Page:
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Men’s Health at Every Age

Men don’t seek health care as much as they should, particularly when it comes to mental health. Studies show men are less likely to seek help or receive care for both physical and mental health issues. In a 2019 Cleveland Clinic survey, only half of the men who responded said they engage in preventive care. 

In fact, societal attitudes regarding masculinity can foster a reluctance to admit a health problem and sometimes complete denial of a problem. This increases many risk factors and can lead to serious physical and behavioral health consequences. A 2016 article in The Conversation reviewed various studies that linked cultural views of masculinity to higher health risks. In general, the studies showed that men tend to delay preventive care, and when they do see a doctor, they are not always honest about how they feel both physically and mentally. 

Seeking help  

It can be difficult to know when to seek help from a professional. Sometimes, the symptoms of a mental health problem are similar to those of a physical health problem. In fact, both physical and mental health issues can cause:  

  • Body aches 
  • Changes in sleep patterns 
  • Digestive problems 
  • Fatigue 
  • Headaches 
  • Heartburn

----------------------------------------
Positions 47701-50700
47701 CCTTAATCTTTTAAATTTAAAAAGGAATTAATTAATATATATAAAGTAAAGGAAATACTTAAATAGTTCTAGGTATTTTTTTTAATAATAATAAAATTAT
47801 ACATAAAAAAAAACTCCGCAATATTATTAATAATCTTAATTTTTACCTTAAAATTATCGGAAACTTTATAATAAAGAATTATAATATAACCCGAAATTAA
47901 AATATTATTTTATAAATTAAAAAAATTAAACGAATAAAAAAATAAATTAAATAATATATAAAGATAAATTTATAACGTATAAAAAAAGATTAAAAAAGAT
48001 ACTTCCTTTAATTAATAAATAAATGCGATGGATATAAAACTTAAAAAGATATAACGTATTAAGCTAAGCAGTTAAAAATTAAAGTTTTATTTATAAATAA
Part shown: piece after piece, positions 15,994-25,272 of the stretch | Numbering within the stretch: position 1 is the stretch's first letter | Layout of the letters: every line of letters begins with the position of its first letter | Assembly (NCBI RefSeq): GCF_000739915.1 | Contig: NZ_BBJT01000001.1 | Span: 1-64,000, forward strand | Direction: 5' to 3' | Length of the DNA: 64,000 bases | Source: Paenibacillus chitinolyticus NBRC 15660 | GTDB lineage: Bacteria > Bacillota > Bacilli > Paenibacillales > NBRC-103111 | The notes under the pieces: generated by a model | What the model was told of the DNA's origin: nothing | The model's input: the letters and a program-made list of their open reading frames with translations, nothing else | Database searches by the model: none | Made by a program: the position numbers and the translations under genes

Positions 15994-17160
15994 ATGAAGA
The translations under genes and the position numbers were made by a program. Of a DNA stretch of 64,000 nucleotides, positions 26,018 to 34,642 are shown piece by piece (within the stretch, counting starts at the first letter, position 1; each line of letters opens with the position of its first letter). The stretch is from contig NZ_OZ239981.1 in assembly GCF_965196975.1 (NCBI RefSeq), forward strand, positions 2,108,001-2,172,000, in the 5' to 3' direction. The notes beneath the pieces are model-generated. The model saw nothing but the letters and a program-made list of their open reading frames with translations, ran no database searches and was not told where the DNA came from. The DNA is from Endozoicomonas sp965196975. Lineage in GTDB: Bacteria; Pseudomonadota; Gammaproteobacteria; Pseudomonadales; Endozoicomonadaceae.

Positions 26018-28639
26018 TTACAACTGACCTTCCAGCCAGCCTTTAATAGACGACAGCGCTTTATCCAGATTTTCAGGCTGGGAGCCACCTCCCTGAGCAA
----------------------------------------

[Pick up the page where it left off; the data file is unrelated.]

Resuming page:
A 2011 study published by the American Psychological Association found that men are more likely to be impulsive, aggressive, coercive or exhibit noncompliant behavior when dealing with emotions. They also had higher prevalence of alcohol / drug dependence and antisocial personality disorder. 

It’s important to recognize that it’s always OK to ask for help. Whether the concern is mental or physical, doctors, therapists and other health care professionals are here to help. 

Men can first seek out their primary care physician for help. A primary care physician will review the patient’s history, evaluate their symptoms and determine whether additional tests are needed. A primary care physician also should be able to refer patients to behavioral health specialists or other types of physician specialists if necessary. 

Preventative care  

It’s a good idea to visit a primary care doctor annually for preventive health check-ups and screenings. Health screenings can detect diseases or chronic conditions in their earliest stages when treatment plans are most successful.  

Here are the recommended screenings and tests for men from age 30 to 60 and up: 

  • Men in their 30s 
    • Blood pressure 
    • Blood sugar (starting at age 35) 
    • Cholesterol 
    • Depression 
    • Full body skin check 
    • Vaccines for COVID-19 and influenza, and review need for other immunizations 
    • Weight 
  • Men in their 40s 
    • All of the above 
    • Colonoscopy (screening starting at age 45) 
  • Men in their 50s 
    • All of the above 
    • Prostate cancer screening 
    • Shingles vaccine 
  • Men 60+ 
    • All of the above 
    • Bone density test 
    • Pneumonia vaccine 

As always, individuals should talk with their doctor regarding screening recommendations and exams specific to their health history or risk factors.   

James D. Grant, M.D., is senior vice president and chief medical officer at Blue Cross Blue Shield of Michigan.

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